Contact me on Tilde.Chat to exchange banners!
SSB Log Entry 79
Part II: Things Got Worse
Despite low bandwidth, low CPU speeds and expensive storage costs, the CD-ROM era of the 90's and early 2000's offered many advantages not seen in modern software.
Some readers might say that I'm just being a grumpy old web browser from an era long past. Some might say that things have changed and that local data storage is no longer feasible. The reality is that data storage is now cheaper than it has ever been and even the largest datasets can be easily backed up on local media (which by the way, is cheap as hell, go on Amazon and look for yourself).
As an example, I keep a local backup copy of Wikipedia on my hardrive for offline use via Kiwix. As ridiculous as that might seem, the entire Wikipedia database backup (*.zim) weighs in at a pretty reasonable 34 Gigabytes. That's definitely not a small file, but it's not an unreasonable size considering that it's a backup of every article on Wikipedia. The entire Open Street Map dataset for North America is much smaller than that. I imagine many of the other services that I use which do not offer offline caching are miniscule compared to these two data sets.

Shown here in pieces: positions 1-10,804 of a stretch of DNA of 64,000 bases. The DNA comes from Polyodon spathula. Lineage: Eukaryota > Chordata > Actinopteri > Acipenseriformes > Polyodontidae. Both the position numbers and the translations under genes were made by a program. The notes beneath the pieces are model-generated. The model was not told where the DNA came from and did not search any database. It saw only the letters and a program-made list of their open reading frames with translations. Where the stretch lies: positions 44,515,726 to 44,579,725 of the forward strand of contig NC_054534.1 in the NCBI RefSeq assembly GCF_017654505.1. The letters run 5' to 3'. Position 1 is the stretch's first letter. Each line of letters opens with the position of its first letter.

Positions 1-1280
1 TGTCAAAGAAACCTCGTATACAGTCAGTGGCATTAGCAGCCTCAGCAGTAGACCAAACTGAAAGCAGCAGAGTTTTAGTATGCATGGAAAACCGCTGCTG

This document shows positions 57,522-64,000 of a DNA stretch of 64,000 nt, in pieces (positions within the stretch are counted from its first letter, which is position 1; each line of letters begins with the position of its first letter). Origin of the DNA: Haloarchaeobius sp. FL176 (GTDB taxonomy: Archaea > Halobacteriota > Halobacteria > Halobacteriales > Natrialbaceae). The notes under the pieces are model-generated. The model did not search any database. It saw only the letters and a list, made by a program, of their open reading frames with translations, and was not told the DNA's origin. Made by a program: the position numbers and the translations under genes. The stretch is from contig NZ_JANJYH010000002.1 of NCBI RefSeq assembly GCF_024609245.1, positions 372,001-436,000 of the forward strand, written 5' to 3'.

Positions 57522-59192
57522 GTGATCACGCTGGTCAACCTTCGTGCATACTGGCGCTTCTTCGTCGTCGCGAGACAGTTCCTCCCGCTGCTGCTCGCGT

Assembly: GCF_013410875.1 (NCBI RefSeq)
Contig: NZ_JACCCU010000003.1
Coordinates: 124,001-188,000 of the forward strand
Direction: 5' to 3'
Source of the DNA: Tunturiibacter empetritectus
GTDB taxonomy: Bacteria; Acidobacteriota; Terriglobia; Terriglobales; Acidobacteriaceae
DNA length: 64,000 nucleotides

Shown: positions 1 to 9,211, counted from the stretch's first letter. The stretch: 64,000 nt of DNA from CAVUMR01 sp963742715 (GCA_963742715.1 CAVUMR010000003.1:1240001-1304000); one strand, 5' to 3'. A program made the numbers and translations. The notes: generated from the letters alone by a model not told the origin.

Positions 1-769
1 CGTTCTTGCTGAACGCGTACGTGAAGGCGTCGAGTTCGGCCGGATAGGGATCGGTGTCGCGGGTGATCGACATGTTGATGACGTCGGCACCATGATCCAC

Obviously, offline data such as the CD-ROMs of yore offered us something we no longer have. These days, we are stuck with recurring subscription models, data sets that are kept under the custody of a server that we must be connected to at all times, and shady "freemium" business models that violate our privacy.
Hyper-connected "always on" software not only takes away things that help us, it adds problems never seen previously:
Is it Really That Bad?
What's The Solution?
Software consumers trust publishers with their money. Publishers of the decade have consistently refused to reciprocate that trust by providing ownership.
To regain ownership of software, we must demand software that meets our needs. For commercial products, we must speak with our wallets. For free products, we must be willing to walk away from the services that use personal data as a payment method. We must also be willing to provide financial support to free projects that respect our privacy and freedom.
When a commercial software publisher offers a product that embraces ownership, reward them with your business. If the software is provided free of charge, show your support by sending them a financial donation.